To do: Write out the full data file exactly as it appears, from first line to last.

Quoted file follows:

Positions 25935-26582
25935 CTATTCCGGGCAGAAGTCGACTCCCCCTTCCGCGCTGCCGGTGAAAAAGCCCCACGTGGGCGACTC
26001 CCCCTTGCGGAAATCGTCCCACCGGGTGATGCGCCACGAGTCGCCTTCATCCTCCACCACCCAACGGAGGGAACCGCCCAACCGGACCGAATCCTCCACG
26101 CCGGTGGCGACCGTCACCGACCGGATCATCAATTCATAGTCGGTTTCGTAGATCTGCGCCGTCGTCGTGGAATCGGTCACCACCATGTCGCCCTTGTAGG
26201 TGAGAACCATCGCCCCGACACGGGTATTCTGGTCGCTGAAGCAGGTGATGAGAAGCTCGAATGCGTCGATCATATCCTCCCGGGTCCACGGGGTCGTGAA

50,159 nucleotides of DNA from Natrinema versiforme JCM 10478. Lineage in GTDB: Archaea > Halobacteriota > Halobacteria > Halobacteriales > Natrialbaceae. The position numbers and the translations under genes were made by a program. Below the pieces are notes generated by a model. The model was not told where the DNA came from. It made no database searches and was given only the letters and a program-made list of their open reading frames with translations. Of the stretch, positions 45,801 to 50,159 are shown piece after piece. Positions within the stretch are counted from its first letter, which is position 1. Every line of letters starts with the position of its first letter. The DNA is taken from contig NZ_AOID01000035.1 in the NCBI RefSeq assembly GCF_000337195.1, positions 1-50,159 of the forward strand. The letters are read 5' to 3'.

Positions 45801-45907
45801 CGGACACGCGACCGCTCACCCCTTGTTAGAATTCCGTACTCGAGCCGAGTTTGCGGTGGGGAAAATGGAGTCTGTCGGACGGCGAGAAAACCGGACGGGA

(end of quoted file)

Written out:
Positions 25935-26582
25935 CTATTCCGGGCAGAAGTCGACTCCCCCTTCCGCGCTGCCGGTGAAAAAGCCCCACGTGGGCGACTC
26001 CCCCTTGCGGAAATCGTCCCACCGGGTGATGCGCCACGAGTCGCCTTCATCCTCCACCACCCAACGGAGGGAACCGCCCAACCGGACCGAATCCTCCACG
26101 CCGGTGGCGACCGTCACCGACCGGATCATCAATTCATAGTCGGTTTCGTAGATCTGCGCCGTCGTCGTGGAATCGGTCACCACCATGTCGCCCTTGTAGG
26201 TGAGAACCATCGCCCCGACACGGGTATTCTGGTCGCTGAAGCAGGTGATGAGAAGCTCGAATGCGTCGATCATATCCTCCCGGGTCCACGGGGTCGTGAA

50,159 nucleotides of DNA from Natrinema versiforme JCM 10478. Lineage in GTDB: Archaea > Halobacteriota > Halobacteria > Halobacteriales > Natrialbaceae. The position numbers and the translations under genes were made by a program. Below the pieces are notes generated by a model. The model was not told where the DNA came from. It made no database searches and was given only the letters and a program-made list of their open reading frames with translations. Of the stretch, positions 45,801 to 50,159 are shown piece after piece. Positions within the stretch are counted from its first letter, which is position 1. Every line of letters starts with the position of its first letter. The DNA is taken from contig NZ_AOID01000035.1 in the NCBI RefSeq assembly GCF_000337195.1, positions 1-50,159 of the forward strand. The letters are read 5' to 3'.

Positions 45801-45907
45801 CGGACACGCGACCGCTCACCCCTTGTTAGAATTCCGTACTCGAGCCGAGTTTGCGGTGGGGAAAATGGAGTCTGTCGGACGGCGAGAAAACCGGACGGGA